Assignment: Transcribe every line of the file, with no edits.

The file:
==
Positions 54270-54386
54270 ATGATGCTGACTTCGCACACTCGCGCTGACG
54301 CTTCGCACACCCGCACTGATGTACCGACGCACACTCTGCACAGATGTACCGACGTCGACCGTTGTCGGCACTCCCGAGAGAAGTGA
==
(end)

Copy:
Positions 54270-54386
54270 ATGATGCTGACTTCGCACACTCGCGCTGACG
54301 CTTCGCACACCCGCACTGATGTACCGACGCACACTCTGCACAGATGTACCGACGTCGACCGTTGTCGGCACTCCCGAGAGAAGTGA